Feminism in the Time of Trump // Melissa M. Ertl

Photo from Associated Press (AP)

Donald Trump has claimed that “nobody has more respect for women” than he does.  However, his cabinet picks, in addition to his actions in his first few days in office, diametrically oppose his claim.  It is nothing short of horrifying to read about the men in the Trump presidential cabinet who have been accused of engaging in intimate partner violence (Jeltsen, 2016).  Trump himself has at least sixteen women who have accused him of sexual assault (Pearson, Vagianos, & Gray, 2016).  What are the implications of having a president whose actions are, time and time again, consistent with sexism and misogyny (e.g., Cohen, 2017)?
Someone only needs to review a few examples of Mr. Trump’s vitriolic attacks on women that demonstrate the former point.  In 1991, Trump called women “beautiful pieces of ass,” objectifying women and reducing them to a single body part rather than considering them as they truly are—complex humans with thoughts, ideas, and feelings.  In 1992, in an interview with New York Magazine, Trump gave away his technique for working with women: “You have to treat ‘em like shit.”  Furthermore, in 2011, Trump called breastfeeding “disgusting”; in essence, Donald Trump has no issue with women displaying their bodies in a sexual way for the pleasure of men, but when it is simply to care for their newborn children, it is somehow repulsive.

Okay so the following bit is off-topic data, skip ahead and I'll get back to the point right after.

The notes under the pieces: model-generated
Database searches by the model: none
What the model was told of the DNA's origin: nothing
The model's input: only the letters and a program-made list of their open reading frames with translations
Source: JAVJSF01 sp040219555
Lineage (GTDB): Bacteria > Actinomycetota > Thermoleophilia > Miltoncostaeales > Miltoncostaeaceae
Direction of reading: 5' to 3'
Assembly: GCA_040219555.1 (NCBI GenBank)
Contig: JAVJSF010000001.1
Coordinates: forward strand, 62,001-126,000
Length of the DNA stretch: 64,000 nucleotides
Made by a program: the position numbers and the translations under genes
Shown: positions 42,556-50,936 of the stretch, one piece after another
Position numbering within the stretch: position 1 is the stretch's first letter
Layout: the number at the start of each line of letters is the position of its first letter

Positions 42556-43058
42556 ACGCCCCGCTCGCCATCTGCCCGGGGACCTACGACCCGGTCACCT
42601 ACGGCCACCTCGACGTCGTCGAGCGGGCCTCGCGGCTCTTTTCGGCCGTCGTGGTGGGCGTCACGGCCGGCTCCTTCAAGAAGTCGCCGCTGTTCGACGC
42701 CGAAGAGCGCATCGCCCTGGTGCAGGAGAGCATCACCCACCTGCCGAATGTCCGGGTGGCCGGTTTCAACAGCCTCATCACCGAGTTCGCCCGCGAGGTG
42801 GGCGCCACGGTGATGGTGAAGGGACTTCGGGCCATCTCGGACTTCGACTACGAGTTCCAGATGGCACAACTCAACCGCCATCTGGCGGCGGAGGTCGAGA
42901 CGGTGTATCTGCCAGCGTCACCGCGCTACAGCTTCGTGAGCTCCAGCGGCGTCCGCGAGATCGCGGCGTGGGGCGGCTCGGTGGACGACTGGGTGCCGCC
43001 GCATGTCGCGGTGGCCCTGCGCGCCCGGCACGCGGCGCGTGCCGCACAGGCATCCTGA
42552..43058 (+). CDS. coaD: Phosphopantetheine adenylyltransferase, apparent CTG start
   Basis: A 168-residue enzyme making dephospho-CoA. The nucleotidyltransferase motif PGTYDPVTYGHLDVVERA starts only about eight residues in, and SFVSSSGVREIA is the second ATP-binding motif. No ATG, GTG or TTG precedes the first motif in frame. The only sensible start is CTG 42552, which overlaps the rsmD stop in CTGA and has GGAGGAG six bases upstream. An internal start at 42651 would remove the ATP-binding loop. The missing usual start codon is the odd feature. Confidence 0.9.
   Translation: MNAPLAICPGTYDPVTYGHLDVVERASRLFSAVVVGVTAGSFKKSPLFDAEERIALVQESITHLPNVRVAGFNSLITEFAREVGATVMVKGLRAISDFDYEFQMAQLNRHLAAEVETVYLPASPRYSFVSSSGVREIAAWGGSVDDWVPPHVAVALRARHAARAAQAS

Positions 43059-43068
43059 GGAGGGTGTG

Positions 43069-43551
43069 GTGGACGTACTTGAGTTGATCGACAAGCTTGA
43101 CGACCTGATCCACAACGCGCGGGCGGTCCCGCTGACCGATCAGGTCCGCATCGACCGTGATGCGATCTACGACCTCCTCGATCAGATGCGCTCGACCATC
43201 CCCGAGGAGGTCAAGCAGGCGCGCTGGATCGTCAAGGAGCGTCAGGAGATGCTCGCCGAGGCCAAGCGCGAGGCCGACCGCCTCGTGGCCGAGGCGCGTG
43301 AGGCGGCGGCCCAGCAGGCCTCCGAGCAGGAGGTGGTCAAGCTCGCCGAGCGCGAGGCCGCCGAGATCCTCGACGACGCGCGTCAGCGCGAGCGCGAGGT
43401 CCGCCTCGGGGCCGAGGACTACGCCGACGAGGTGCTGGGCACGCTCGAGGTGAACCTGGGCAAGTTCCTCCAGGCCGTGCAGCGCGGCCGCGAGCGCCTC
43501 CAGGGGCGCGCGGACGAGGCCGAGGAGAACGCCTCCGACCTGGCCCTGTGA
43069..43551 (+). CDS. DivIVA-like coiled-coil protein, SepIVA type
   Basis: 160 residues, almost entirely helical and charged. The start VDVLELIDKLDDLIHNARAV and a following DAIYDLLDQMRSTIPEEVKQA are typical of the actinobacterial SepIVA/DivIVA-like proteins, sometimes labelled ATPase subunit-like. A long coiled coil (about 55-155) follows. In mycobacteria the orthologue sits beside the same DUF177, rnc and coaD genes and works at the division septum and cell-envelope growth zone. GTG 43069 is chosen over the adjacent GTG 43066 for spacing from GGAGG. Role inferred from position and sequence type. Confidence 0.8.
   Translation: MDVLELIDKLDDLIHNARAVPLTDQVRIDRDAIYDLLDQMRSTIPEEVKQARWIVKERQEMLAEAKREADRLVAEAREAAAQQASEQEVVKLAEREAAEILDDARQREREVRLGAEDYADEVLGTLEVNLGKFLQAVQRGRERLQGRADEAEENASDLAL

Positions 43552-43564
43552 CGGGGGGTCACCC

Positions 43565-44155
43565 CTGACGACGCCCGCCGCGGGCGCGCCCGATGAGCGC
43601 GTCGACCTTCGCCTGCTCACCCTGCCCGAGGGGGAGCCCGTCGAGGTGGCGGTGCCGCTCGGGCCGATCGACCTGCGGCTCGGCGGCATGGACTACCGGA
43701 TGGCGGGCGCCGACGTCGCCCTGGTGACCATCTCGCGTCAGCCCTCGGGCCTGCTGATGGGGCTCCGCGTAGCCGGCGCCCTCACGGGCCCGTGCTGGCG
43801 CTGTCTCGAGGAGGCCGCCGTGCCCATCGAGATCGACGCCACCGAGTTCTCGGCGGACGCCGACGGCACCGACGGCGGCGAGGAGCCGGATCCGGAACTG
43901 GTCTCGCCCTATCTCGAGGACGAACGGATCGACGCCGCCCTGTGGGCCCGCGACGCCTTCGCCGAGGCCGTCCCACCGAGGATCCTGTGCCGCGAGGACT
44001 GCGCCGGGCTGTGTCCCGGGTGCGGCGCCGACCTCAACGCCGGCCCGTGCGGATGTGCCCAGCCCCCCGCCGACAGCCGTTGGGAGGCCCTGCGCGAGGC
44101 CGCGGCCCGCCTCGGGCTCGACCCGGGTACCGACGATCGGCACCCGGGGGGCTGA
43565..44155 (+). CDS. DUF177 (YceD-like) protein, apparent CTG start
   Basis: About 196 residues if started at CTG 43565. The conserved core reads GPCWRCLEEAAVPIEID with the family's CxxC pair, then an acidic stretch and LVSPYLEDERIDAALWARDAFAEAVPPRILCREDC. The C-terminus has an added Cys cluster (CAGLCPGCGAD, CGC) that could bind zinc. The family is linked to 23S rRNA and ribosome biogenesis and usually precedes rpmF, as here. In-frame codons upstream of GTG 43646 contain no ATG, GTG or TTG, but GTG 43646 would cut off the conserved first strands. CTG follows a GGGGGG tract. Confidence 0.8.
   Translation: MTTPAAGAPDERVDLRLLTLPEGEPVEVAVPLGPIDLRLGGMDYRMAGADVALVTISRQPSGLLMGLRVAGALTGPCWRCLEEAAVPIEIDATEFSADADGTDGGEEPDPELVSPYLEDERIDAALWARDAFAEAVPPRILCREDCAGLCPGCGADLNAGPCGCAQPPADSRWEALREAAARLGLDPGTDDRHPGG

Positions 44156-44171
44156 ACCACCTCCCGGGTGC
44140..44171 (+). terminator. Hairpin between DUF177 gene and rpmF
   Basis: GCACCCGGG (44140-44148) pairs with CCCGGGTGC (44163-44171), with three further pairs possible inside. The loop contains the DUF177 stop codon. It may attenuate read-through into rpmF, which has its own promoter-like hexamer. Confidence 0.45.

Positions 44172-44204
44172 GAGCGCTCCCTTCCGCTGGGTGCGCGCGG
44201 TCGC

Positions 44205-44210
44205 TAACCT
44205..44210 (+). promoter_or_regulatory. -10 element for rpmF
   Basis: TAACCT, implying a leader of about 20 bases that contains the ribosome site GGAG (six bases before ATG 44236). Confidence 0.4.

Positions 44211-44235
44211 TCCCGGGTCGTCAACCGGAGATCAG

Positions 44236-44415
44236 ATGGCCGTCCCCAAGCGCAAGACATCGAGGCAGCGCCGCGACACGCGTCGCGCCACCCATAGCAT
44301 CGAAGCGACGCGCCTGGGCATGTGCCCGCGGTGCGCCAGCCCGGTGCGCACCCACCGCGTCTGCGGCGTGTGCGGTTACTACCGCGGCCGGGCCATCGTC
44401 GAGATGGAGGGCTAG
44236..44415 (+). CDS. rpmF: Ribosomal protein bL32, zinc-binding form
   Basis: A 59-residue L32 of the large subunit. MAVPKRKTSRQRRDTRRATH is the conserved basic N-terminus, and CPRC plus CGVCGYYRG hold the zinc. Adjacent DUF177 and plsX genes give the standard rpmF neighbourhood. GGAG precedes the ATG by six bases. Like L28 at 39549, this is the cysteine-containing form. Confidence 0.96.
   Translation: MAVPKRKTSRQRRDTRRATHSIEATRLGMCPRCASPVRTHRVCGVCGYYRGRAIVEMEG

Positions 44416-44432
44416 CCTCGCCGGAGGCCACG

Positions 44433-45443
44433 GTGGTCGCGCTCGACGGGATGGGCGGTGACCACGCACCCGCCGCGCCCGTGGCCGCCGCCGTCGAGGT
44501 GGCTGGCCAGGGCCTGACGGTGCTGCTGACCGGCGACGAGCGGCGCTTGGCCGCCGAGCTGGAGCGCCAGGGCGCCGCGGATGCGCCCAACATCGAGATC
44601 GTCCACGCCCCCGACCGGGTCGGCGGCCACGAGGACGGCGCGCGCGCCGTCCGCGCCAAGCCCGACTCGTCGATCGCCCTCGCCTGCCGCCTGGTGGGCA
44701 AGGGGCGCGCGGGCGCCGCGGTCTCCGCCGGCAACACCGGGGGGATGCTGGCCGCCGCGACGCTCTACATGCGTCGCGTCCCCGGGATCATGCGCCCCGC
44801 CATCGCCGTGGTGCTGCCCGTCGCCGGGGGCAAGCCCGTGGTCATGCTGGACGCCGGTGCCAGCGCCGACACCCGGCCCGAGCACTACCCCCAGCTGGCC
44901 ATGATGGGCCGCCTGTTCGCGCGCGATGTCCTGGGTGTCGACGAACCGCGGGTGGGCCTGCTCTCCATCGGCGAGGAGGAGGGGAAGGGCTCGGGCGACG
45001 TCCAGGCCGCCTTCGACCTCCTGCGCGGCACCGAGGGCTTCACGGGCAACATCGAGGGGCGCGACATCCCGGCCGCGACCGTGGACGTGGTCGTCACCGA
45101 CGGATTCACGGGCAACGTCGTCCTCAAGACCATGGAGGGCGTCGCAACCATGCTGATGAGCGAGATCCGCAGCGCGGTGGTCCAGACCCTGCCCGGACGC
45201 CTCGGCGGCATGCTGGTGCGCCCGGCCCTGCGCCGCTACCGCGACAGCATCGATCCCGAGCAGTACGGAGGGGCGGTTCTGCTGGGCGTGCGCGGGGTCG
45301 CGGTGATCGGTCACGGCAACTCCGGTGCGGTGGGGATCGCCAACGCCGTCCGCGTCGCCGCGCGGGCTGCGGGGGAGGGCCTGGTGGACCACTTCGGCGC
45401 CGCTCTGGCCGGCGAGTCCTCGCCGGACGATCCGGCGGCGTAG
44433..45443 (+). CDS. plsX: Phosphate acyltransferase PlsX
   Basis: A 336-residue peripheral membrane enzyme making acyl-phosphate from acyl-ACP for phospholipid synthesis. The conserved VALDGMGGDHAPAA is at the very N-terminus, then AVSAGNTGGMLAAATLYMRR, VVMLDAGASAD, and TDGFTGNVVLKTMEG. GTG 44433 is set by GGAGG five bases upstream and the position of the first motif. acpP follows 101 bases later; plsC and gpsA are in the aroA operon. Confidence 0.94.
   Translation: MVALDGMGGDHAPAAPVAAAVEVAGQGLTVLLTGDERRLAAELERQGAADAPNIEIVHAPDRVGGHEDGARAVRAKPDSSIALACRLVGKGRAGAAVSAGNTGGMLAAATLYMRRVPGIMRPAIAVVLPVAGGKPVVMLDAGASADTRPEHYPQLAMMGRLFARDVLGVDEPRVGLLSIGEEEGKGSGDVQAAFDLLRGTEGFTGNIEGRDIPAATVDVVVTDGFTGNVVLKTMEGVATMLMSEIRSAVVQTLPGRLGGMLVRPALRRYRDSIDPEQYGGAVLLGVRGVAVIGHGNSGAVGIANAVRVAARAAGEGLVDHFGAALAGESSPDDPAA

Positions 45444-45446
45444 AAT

The above photo went viral on social media on January 23rd when Trump signed into effect the global gag rule that effectively prevents foreign aid for nongovernmental organizations (NGOs) that discuss abortion as a potential option for women’s reproductive health needs (Kahn, 2017).  Surrounded exclusively by White men, Trump reinstated and expanded an executive order that will deny women access to safe abortions—and as a result, thousands of women will die across the world (Crockett, 2017).  Although the global gag rule is intended to reduce access to abortion, it has been found to actually do the opposite: When George. W. Bush reinstated the rule, it reduced access to contraception and led to more unwanted pregnancies (Crockett, 2017), which women then chose to terminate.  In other words, Trump’s executive order denies the right for millions of women to control their own bodies (i.e., denies their human rights), puts the lives of these vulnerable women at risk, and will have real global repercussions.